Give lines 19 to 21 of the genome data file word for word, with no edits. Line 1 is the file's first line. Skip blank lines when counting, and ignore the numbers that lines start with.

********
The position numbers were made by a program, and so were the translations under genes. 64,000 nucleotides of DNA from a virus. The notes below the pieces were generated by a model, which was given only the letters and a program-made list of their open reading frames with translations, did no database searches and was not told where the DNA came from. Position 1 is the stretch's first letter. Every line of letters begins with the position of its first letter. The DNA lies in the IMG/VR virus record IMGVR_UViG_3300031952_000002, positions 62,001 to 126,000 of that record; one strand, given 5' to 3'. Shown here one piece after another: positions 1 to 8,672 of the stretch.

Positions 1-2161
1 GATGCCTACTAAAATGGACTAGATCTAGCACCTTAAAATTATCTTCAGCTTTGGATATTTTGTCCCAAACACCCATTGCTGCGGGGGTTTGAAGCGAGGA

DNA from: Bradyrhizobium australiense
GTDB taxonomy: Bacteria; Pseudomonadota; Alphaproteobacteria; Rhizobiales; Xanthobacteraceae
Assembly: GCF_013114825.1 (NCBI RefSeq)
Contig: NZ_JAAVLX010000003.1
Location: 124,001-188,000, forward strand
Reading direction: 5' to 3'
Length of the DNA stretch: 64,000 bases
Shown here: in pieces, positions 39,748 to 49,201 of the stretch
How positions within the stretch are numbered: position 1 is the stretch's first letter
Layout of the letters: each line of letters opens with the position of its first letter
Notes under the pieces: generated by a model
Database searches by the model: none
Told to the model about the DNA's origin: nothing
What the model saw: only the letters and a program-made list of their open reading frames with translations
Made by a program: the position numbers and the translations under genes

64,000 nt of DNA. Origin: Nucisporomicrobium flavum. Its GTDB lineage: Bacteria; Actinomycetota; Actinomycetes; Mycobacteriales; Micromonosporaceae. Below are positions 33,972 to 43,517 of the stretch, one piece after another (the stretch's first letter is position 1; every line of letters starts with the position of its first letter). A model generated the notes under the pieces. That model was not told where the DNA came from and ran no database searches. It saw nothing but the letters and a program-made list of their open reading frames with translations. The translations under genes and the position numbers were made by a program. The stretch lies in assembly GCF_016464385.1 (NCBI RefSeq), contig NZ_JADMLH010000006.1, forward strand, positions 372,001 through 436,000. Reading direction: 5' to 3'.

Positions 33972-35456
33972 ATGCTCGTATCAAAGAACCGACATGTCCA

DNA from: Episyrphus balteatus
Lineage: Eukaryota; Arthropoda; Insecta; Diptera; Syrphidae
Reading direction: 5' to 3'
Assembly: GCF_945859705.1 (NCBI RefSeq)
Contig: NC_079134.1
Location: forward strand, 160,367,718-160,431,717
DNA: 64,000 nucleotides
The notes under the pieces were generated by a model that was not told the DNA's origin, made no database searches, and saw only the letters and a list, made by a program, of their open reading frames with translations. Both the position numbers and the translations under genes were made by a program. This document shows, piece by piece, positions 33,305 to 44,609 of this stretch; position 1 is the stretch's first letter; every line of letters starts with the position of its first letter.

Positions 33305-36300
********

64,000 nt of DNA. Origin: Nucisporomicrobium flavum. Its GTDB lineage: Bacteria; Actinomycetota; Actinomycetes; Mycobacteriales; Micromonosporaceae. Below are positions 33,972 to 43,517 of the stretch, one piece after another (the stretch's first letter is position 1; every line of letters starts with the position of its first letter). A model generated the notes under the pieces. That model was not told where the DNA came from and ran no database searches. It saw nothing but the letters and a program-made list of their open reading frames with translations. The translations under genes and the position numbers were made by a program. The stretch lies in assembly GCF_016464385.1 (NCBI RefSeq), contig NZ_JADMLH010000006.1, forward strand, positions 372,001 through 436,000. Reading direction: 5' to 3'.

Positions 33972-35456
33972 ATGCTCGTATCAAAGAACCGACATGTCCA